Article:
In some cases, patients seek to circumvent the federal roadblock, either by procuring illicit substances on their own or by seeking treatment through a private institution. For example, psychedelic integration therapy, which helps individuals process and integrate the insights gained during a psychedelic experience, is available in Vancouver, but often at an exorbitant cost, and patients are left to source psychedelic compounds on their own.
What Drysdale and other market participants hope to achieve through their therapies is an affordable and effective treatment, which needs Health Canada or FDA approval to be accessible.
“What we’re doing is we are creating and producing synthetic, modified molecules, GMP manufactured, hoping to be FDA approved, prescribed by a doctor, reimbursed by your insurance company,” he said. “And I think that’s what you need to attract the attention of patients who are already depressed and dealing with stuff. I think that some may go seek natural mushrooms but if we can make these treatments really accessible through this regulated route first, then I think that’s the most reliable and less risky way of providing really significant access.”
Potential rescheduling on the horizon
So, could 2024 be the year for psychedelic drug reform? Some experts think the answer could be yes.
“I see the FDA approving one or both of these compounds (psilocybin and MDMA) and a new medical model and industry will be birthed in 2024 and 2025,” Andrew DeAngelo said in his 2024 Cannabis and Psychedelic Predictions article for Forbes, in which he also acknowledged that the industry is often unpredictable.
There has been some progress on that front. As mentioned above, Lykos Therapeutics has now submitted its NDA to the FDA for its MDMA treatment, and the company requested a priority review because of the FDA’s designation of MDMA as a breakthrough therapy. If the FDA accepts the application, the process would take six months with a priority review or 10 months for a regular review.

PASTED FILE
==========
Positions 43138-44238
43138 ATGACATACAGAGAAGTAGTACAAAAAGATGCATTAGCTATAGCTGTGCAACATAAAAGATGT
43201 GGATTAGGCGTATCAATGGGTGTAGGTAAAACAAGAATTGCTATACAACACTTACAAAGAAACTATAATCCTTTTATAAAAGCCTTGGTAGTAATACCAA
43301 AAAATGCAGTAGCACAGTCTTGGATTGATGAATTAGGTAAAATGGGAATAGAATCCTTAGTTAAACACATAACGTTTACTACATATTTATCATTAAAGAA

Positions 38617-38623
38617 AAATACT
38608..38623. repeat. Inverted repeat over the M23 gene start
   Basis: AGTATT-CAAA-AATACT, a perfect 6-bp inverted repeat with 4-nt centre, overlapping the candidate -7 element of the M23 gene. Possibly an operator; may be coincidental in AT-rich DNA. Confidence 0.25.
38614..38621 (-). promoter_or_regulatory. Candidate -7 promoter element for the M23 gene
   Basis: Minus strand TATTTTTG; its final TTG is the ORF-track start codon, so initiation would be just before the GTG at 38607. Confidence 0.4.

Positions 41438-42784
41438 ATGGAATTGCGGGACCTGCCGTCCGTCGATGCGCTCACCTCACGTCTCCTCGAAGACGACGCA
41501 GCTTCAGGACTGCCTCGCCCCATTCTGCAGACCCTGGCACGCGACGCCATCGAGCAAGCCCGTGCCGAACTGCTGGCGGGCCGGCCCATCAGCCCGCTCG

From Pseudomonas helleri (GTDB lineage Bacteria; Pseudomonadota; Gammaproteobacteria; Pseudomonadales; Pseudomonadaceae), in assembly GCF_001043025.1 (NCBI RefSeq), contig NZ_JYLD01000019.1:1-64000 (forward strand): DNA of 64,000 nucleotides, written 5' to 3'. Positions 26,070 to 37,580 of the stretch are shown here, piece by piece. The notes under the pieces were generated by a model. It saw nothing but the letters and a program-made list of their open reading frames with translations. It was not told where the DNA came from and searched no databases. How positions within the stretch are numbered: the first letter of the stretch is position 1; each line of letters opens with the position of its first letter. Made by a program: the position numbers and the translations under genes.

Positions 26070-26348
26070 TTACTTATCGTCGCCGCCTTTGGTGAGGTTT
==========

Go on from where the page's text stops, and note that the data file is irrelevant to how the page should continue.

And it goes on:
If the FDA ultimately approves the treatment, MDMA would need to be rescheduled from Schedule I to Schedule II, opening the door for other practitioners who have potential therapies in their pipeline.
While others are less certain of reform this year, most agree that legalization is on the way. The American Medical Association predicts that most states will have legalized psychedelics by 2037, so current investors might still need to wait a while before they start seeing high returns on investment.
“Participants and analysts have known that the psychedelic opportunity is ultimately a long-game that requires public policy progression, alongside pharmaceutical advancement and innovation. Ultimately, a watershed moment could lead to a waterfall effect across the industry,” Husain said.
The evidence suggests that the psychedelic industry could be on the brink of significant growth in the coming years, but with some caveats. While clinical trial results have been promising and public acceptance is growing, the regulatory landscape will play a critical role in shaping the future of the market.
With the right regulations and approvals in place, psychedelics could revolutionize mental health care and offer affordable and effective therapies to those who need them.
Securities Disclosure: I, Meagen Seatter, hold no direct investment interest in any company mentioned in this article.